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Review: Charlotte by Helen Moffet

Not many people finish Jane Austen’s Pride and Prejudice wondering about the fate of Charlotte Lucas. Post-canon interrogations of the novel have included: What if a murder happened on the Pemberley estate? What if Elizabeth Bennet was a millennial vlogger? What if zombies attacked England? All the above questions have been placed before: Whatever happened to Elizabeth’s friend, Charlotte?

The absence of Charlotte Lucas in modern retellings of Pride and Prejudice is understandable on paper. Charlotte marries arguably the most insufferable man in the novel (Wickham might have been a rake but at least he was entertaining) in a passionless, economically-motivated marriage. In comparison to the stirring will-they-won’t-they of Mr. Darcy and Elizabeth, Charlotte’s life appears cold and unfulfilling. Like Elizabeth, the reader observes Charlotte’s marriage as a necessary, pitiful evil. For a woman of thirty, with no dowry or remarkable beauty, Charlotte is what is known in Victorian England as a ‘woman with no prospects’— shown to be a polite euphemism for ‘old hag’.

Enter Helen Moffett’s debut novel Charlotte—both a re-telling of the events of Pride and Prejudice and a continuation of the novel. Charlotte Lucas is introduced as both a shrewd rationalist and loving mother, reeling from the loss of her young son, Tom. The marriage between Charlotte and William Collins is treated by Moffett as less of a death sentence than a mutually beneficial partnership. In recent years, the marriage economy has seen a renewed critical interest, whether it be the lavish scheming of Bridgerton or whispers of a new Austen-style dating show.  At its best, Charlotte emulates Austen’s own shrewd gaze of the marriage economy and the savviness required when your worth cannot be properly bartered. Confessions in the rain and marrying for love are possibilities if you have beauty and a dowry—but Charlotte Lucas must be calculative. At times, I wished the novel leaned further into the heroine’s savvy. Economic scheming can be narratively engaging (Austen’s own Emma and Lady Susan are evidence of this) while also critiquing the socioeconomic setting. In a confrontation with Lady Catherine, Charlotte is at her most engaging when forced to rely on her shrewd observations and economic know-how. This is the Charlotte Lucas that immediately recognised Bingley’s affections for Jane, who managed to finesse a marriage proposal only days after the man propositioned her best friend. At times, the novel spends too long in attempting to make these actions sympathetic instead of leaning into their scheming fun.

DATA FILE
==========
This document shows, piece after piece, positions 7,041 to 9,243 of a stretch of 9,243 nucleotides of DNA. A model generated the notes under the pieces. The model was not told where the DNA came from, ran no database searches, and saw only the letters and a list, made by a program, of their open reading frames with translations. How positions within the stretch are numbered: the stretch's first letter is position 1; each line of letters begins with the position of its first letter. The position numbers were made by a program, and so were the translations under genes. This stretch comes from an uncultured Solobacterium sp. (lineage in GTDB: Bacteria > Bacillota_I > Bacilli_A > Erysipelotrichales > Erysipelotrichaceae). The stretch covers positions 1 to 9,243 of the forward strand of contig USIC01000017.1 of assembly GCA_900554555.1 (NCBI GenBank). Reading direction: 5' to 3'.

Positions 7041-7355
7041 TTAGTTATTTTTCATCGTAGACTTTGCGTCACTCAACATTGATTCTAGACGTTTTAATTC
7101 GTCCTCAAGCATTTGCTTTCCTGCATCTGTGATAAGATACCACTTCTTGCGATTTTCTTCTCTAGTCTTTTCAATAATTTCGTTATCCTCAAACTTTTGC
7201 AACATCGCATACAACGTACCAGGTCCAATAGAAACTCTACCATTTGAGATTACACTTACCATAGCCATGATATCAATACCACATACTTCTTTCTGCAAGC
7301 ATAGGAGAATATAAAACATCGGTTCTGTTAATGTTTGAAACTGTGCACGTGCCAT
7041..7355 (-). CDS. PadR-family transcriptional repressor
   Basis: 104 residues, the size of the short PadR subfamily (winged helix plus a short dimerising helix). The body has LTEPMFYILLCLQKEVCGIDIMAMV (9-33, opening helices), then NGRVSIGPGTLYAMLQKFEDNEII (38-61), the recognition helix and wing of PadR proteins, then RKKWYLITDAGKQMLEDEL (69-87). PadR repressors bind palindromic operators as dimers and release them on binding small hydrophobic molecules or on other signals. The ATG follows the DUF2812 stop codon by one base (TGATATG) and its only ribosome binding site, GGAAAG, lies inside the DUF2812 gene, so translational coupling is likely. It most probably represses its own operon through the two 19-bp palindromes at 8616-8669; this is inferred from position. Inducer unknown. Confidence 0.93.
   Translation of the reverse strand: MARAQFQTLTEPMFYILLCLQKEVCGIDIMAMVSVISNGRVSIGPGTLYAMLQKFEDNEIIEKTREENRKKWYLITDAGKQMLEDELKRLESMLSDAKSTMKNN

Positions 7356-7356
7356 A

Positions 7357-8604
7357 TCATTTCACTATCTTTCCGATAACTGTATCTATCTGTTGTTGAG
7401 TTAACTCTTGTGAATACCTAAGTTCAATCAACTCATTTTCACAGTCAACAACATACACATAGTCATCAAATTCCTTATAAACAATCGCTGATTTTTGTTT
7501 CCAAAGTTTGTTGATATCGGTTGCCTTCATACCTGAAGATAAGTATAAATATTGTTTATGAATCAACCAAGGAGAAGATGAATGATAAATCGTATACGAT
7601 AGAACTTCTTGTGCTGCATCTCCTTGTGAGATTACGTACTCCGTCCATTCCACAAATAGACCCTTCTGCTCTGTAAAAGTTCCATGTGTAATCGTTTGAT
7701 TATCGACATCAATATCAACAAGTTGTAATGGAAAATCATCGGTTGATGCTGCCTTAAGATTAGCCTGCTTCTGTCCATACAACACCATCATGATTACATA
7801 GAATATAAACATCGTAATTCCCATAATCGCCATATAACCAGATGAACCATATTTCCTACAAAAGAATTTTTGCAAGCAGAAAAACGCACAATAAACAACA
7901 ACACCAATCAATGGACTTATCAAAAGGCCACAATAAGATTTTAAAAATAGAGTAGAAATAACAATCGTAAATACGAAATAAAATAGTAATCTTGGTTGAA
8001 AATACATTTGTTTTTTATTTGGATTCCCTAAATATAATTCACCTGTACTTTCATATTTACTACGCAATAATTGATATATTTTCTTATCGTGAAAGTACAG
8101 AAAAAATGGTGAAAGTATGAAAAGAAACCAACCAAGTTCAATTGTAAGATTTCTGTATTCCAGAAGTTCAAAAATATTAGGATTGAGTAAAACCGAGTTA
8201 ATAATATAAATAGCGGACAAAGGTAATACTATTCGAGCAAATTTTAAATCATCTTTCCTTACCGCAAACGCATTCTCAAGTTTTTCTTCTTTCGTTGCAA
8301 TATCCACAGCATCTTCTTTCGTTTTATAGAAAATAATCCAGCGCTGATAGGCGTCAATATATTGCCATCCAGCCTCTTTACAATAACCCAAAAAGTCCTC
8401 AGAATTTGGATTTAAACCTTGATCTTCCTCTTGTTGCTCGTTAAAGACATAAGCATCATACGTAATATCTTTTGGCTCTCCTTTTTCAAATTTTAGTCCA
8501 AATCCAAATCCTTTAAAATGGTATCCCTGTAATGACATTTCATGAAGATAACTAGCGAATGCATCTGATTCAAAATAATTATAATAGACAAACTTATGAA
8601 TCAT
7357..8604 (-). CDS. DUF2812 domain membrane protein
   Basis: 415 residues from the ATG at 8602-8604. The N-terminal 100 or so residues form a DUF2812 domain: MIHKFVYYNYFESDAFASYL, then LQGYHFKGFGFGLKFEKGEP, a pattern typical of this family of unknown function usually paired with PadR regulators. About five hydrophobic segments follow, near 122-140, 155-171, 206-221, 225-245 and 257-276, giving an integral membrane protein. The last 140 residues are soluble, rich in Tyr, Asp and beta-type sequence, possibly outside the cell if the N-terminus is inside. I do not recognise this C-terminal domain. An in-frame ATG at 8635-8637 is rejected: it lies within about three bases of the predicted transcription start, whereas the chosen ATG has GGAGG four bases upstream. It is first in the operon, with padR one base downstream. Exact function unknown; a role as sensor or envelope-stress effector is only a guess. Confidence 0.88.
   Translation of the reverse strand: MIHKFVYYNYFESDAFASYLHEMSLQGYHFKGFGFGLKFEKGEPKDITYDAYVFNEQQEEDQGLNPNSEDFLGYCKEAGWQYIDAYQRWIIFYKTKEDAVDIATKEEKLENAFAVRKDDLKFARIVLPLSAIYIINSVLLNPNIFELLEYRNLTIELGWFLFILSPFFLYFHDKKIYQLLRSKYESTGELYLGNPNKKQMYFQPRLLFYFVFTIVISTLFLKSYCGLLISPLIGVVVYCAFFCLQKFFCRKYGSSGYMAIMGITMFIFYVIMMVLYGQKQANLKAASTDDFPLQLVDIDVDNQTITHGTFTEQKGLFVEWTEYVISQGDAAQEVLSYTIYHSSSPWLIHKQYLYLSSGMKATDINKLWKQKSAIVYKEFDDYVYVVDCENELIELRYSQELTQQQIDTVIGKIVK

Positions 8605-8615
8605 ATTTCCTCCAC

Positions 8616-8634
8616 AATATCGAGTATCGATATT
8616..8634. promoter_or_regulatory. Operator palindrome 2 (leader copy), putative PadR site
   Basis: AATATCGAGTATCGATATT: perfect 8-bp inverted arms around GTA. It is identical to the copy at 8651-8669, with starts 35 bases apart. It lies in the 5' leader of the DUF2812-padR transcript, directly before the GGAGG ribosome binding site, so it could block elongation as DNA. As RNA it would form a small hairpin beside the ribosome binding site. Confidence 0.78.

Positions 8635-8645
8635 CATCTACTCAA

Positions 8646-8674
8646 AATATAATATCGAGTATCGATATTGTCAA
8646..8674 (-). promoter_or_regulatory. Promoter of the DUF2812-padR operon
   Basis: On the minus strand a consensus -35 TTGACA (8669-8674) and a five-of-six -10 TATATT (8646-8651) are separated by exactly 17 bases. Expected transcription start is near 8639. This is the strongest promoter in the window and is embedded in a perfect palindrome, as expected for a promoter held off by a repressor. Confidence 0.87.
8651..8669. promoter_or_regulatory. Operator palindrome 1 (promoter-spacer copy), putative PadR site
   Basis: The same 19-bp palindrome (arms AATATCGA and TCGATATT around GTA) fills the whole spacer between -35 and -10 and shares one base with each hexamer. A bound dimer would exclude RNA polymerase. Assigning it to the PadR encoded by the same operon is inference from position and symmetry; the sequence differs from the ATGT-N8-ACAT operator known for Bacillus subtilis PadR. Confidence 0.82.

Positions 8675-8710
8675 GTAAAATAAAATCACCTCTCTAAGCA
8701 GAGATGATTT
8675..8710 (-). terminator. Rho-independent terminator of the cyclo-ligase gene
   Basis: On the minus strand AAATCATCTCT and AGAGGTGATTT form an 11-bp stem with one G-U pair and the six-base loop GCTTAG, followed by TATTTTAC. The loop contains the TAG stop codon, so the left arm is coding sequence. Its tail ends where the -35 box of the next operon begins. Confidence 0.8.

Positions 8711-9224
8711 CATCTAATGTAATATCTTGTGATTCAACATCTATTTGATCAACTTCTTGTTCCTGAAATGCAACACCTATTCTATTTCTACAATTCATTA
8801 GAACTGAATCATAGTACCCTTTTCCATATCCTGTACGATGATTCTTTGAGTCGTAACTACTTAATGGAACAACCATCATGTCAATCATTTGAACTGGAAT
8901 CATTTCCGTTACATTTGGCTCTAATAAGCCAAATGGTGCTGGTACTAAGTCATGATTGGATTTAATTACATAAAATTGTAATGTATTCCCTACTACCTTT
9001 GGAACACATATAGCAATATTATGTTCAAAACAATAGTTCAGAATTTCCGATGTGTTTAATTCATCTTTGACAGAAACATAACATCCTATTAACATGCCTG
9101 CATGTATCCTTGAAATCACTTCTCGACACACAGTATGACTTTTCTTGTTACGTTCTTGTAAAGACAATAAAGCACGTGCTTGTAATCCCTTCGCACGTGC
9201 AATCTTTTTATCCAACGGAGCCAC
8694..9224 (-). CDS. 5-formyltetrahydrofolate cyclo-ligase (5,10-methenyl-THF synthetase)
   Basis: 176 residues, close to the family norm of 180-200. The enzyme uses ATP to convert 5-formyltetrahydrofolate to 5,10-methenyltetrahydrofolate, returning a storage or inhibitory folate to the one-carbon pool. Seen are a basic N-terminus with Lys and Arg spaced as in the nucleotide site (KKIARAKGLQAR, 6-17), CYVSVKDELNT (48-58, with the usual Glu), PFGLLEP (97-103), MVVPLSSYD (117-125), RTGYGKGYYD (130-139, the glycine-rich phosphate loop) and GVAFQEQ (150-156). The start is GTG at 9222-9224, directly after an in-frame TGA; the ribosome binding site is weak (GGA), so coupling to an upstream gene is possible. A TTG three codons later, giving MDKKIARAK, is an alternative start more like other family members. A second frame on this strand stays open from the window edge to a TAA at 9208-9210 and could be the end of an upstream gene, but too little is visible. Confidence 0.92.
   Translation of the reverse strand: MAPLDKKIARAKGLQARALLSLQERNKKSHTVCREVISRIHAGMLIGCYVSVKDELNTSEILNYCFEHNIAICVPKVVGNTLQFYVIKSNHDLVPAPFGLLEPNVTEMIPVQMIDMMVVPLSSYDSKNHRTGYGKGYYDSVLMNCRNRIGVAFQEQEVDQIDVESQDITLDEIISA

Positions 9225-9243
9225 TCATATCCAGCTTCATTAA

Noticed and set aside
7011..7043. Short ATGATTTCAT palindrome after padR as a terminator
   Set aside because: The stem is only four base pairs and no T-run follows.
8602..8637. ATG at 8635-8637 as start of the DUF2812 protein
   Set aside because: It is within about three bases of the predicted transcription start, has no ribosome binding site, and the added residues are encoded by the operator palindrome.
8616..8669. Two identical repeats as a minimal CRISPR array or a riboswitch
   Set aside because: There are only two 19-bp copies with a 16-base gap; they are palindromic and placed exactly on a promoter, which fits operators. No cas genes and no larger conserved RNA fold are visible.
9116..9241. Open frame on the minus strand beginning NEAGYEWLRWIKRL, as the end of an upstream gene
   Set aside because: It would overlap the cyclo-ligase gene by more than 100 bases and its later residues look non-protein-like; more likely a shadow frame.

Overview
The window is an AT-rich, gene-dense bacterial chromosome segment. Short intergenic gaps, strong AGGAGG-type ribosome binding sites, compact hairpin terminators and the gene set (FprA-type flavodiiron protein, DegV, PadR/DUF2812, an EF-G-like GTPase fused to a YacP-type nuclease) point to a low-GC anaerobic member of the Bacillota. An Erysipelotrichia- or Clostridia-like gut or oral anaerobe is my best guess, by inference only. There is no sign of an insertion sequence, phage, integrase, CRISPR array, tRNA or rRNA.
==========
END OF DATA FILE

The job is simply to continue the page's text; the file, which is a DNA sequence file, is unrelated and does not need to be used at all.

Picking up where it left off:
Helen Moffett’s Charlotte is firmly located as a character study, likely appealing more to fans of the book than newer readers. For lovers of Austen, Moffet deftly re-introduces a well-loved universe through the eyes of a peripheral character while providing an interesting meditation on what constitutes a romantic heroine.

 

 
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